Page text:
he pain is debilitating. The only option: smoking medical marijuana. That's the reality for many hepatitis C patients whose road to health includes a liver transplant. Although Canadian transplant centres are more willing than those in the United States, not everyone says yes to liver patients who smoke marijuana, and a University of Alberta researcher says that decision-making process is unacceptable.
Karen Kroeker, along with three other students at various universities, sent out surveys to a number of transplant clinics across the United States and Canada. Results found that the difference between the two countries were obvious in some patient groups: around 60 per cent of Canadian centres would either do the surgery or consider it for a liver transplant patient who smoked marijuana, while 70 per cent of U.S. transplant programs said absolutely not. Kroeker also found that patients in both countries, who have no social support - meaning they have no family, friends or a social worker - aren't likely to receive the organ they need.
The problem Kroeker has with these results: the lack of literature to support the surgeons' decision. As a result of her findings, which will be published in the November issue of Liver International, Kroeker says physicians need to determine eligibility criteria for liver-transplant patients that pertains directly to the likelihood of a patient rejecting the organ and is based only on empirical medical evidence.
When a patient is being reviewed for eligibility, whether they smoke marijuana shouldn't be a factor, she says. "If we have evidence to say the patients don't do well, then I think that's a reason to exclude people," Kroeker said.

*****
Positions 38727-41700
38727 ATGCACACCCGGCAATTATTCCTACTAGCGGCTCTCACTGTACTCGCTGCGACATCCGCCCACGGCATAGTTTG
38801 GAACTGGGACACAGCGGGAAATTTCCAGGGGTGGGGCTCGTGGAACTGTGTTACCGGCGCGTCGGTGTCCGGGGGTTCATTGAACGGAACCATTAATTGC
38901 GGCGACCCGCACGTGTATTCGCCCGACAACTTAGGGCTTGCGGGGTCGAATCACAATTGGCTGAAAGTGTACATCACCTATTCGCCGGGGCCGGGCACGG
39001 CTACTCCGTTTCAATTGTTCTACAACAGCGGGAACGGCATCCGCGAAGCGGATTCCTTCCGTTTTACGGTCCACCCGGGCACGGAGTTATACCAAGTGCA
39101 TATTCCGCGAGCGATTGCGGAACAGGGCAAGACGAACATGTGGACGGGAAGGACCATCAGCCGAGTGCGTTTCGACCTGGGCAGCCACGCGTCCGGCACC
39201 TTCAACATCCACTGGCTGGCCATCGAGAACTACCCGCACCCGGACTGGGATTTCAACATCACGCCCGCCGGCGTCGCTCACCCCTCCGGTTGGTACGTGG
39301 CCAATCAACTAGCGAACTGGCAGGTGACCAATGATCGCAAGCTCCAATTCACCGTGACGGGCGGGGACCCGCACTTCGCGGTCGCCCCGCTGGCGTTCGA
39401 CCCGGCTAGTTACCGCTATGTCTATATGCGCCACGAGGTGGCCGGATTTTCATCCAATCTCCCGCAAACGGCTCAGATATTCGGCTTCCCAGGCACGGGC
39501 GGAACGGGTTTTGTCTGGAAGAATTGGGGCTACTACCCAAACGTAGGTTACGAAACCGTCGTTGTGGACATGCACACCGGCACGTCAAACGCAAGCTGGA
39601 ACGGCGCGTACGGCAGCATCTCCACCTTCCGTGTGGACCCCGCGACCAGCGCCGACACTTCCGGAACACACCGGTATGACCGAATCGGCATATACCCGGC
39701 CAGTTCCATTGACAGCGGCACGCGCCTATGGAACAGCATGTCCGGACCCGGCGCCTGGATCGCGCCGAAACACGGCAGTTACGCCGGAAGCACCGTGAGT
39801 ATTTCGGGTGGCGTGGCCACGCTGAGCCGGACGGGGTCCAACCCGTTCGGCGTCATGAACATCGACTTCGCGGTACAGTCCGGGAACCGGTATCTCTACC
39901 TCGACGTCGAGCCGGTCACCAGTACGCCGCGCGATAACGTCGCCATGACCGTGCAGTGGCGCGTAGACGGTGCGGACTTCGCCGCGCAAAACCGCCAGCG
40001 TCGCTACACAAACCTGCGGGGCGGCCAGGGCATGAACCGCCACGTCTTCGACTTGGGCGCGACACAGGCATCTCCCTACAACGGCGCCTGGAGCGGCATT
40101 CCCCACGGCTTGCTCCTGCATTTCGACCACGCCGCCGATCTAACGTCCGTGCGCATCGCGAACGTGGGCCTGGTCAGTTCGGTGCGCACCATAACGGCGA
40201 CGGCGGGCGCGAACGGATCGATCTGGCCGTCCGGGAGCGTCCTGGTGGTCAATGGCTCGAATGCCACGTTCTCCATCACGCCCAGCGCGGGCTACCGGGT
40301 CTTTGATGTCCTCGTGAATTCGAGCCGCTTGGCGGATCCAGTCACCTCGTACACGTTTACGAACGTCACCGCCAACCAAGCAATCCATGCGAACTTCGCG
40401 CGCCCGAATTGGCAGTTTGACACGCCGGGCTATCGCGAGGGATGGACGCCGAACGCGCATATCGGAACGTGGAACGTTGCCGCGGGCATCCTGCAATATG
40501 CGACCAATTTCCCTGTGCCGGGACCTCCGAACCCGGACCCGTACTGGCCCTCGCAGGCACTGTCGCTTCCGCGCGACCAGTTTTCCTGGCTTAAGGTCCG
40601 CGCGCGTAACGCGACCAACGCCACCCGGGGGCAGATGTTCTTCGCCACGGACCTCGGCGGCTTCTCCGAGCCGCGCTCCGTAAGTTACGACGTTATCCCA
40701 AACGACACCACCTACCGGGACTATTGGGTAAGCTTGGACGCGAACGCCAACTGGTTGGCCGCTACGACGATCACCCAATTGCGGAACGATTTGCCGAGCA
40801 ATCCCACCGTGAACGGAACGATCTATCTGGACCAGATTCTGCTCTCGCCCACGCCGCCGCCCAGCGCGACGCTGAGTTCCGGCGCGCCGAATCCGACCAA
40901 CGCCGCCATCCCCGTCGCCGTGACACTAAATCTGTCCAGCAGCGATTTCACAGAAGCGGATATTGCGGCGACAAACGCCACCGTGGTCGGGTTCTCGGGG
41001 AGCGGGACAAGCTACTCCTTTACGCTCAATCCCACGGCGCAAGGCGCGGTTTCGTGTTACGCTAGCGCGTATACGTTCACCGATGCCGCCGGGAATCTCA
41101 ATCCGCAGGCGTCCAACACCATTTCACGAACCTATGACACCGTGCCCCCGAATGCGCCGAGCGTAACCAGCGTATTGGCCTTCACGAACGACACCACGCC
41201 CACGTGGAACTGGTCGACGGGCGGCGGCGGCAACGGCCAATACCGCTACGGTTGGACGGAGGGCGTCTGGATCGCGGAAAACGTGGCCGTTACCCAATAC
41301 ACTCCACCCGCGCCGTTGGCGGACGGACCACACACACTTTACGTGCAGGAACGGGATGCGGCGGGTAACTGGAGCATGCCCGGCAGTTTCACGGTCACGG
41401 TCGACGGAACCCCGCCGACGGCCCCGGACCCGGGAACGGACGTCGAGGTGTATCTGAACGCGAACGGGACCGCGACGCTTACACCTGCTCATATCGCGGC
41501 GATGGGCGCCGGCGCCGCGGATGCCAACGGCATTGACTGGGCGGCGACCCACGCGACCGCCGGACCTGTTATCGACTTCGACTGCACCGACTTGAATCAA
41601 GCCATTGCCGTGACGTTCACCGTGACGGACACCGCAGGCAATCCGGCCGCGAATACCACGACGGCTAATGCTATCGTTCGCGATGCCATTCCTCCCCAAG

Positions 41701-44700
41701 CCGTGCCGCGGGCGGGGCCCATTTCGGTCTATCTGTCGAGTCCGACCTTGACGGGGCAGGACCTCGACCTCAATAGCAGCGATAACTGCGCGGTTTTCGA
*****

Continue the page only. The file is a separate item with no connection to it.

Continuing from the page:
She cites alcohol use as an example. When transplants first began to be performed, those who drank alcohol weren't eligible for a new liver. Kroeker's study found, however, that surgeons conducted studies on the topic of abstinence and liver health and, as a result of that research, transplant rules changed. If the patient has been sober for six months, 94 per cent of the clinics in North America will now consider transplantation.
The same goes for HIV-positive patients. "When they first started transplanting, HIV was an absolute contraindication. No one even considered transplantation because the disease was a death sentence at that time." Kroeker adds that's no longer the case and that there is research being conducted on post-transplant HIV-patients that will help determine the viability of transplants in HIV-positive patients.
In reference to her findings, Kroeker said, "I think there should be a large-scale study," because too-little research is available on post-transplant patients whose eligibility may currently be in question.
"Unless you actually perform transplants for those people, how would you know how they do?"